characteristic impedance


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characteristic impedance

[‚kar·ik·tə′ris·tik im′pēd·əns]
(communications)
The impedance that, when connected to the output terminals of a transmission line of any length, makes the line appear to be infinitely long, for there are then no standing waves on the line, and the ratio of voltage to current is the same for each point on the line. Also known as surge impedance.
References in periodicals archive ?
In the literature, the characteristic impedances of unshielded S&IM lines are calculated by using a formula depending on the effective permittivities of unshielded S&IM lines and characteristic impedance of a conventional microstrip line.
where [MATHEMATICAL EXPRESSION NOT REPRODUCIBLE IN ASCII] is the phase delay of line of characteristic impedance [Z.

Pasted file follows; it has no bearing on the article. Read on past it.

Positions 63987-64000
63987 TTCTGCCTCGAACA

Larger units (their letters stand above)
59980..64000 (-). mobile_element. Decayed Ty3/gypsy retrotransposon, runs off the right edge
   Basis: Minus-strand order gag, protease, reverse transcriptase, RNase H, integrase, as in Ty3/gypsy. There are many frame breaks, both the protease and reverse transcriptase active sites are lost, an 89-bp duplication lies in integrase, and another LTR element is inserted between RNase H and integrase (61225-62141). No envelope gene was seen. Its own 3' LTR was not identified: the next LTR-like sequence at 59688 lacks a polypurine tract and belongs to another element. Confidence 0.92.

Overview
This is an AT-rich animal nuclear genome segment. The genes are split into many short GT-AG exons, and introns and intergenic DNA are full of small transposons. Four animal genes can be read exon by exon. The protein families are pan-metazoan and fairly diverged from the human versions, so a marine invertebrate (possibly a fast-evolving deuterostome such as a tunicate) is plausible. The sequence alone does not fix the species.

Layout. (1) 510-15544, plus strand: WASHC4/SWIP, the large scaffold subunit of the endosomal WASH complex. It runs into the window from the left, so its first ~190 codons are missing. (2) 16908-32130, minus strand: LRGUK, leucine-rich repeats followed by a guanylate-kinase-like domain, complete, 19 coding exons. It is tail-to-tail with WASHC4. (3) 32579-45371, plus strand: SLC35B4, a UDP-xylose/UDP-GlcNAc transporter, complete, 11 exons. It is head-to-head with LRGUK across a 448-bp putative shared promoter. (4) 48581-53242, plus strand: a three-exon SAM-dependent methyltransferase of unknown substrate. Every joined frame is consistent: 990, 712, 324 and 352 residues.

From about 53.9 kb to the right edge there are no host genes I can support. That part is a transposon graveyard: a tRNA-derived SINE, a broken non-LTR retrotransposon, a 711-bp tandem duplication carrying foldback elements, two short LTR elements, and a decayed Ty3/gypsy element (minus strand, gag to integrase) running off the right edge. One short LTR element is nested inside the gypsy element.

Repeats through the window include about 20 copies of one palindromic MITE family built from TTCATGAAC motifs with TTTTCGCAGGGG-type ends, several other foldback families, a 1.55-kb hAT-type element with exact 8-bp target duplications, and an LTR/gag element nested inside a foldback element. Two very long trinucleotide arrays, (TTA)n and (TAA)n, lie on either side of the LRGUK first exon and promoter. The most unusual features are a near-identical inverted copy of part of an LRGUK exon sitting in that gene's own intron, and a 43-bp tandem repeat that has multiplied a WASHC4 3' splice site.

The attenuation could also be reduced by a thicker line metallization or by increasing the line width and so decreasing the characteristic impedance.
The presence of one or other characteristic impedance depends on the type of simplification used in the deduction of each different model.
Using the classical definition of the characteristic impedance as the square root of the ratio between the impedance and the admittance:
Spectral-domain computation of characteristic impedance and multiport parameters of multiple coupled microstrip lines, IEEE Transactions on MTT 37(1): 215-221.
A transfer-matrix approach for estimating the characteristic impedance and wave numbers of limp and rigid porous materials.
When the characteristic impedances of the coupled line are 50 [ohm], the normalized even-mode characteristic impedance is the inverse of that of the odd-mode--[z.
The amount of reflection is a function of load impedance, RL, and the characteristic impedance, Zo, of the line.

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